Governing: Bikers, Walkers Need Cities to Protect Them

Alex Marshall of Governing discussed with Steve Vaccaro the steps necessary to reduce bike accidents.

At a street corner somewhere, a pedestrian, a bicyclist and an automobile driver enter an intersection. The person in the car turns and hits either the person on foot or the person on the bike, killing her.

Question: What happens to the driver? In most states, nothing. Unless the driver is drunk or can be shown to be speeding or driving recklessly, it is, in the words of Aaron Naparstek, founder of Streetsblog, “a free kill.” The driver walks away without criminal charges, civil liabilities or administrative penalties.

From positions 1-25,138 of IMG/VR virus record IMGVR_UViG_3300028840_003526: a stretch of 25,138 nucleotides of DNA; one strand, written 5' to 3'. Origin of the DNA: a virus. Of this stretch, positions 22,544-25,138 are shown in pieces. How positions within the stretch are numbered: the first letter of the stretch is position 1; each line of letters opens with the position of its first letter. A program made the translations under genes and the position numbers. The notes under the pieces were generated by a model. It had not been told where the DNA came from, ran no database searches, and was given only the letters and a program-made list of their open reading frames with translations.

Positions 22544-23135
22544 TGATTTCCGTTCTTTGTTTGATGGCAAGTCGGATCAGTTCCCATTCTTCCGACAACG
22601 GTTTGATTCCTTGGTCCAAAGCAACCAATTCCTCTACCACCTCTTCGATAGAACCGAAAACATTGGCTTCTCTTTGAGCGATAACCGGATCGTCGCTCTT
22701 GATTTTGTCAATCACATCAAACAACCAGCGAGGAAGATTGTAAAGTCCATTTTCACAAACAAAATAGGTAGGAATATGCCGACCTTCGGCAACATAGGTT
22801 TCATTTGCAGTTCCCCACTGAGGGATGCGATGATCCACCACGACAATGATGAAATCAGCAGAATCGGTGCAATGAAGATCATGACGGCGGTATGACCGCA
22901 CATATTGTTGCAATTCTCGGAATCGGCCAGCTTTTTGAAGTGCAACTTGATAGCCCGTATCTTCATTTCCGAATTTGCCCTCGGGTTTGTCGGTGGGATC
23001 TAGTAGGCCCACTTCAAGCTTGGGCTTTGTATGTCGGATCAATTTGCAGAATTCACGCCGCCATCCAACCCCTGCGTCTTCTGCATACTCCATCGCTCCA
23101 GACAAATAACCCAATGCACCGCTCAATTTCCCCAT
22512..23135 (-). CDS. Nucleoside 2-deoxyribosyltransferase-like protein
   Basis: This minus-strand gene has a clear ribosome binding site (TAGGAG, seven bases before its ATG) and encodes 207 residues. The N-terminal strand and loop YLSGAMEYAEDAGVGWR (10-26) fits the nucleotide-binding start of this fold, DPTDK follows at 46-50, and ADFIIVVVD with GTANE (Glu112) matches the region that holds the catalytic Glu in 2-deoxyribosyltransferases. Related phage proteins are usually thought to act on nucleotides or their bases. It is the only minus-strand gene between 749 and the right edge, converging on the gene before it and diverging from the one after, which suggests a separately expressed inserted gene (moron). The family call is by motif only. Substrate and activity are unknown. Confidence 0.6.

This is crazy.

Without laws protecting bikers and walkers…the goal of having truly livable cities in America remains out of reach. Legal lines are more important than physical lines. Creating the right laws to govern the interactions among walkers, cyclists and drivers is more effective than painting new stripes for a bike lane.

“Ultimately, the thing that changes people’s behavior are the penalties,” says Steve Vaccaro, a lawyer in New York City who specializes in bicycle injuries.

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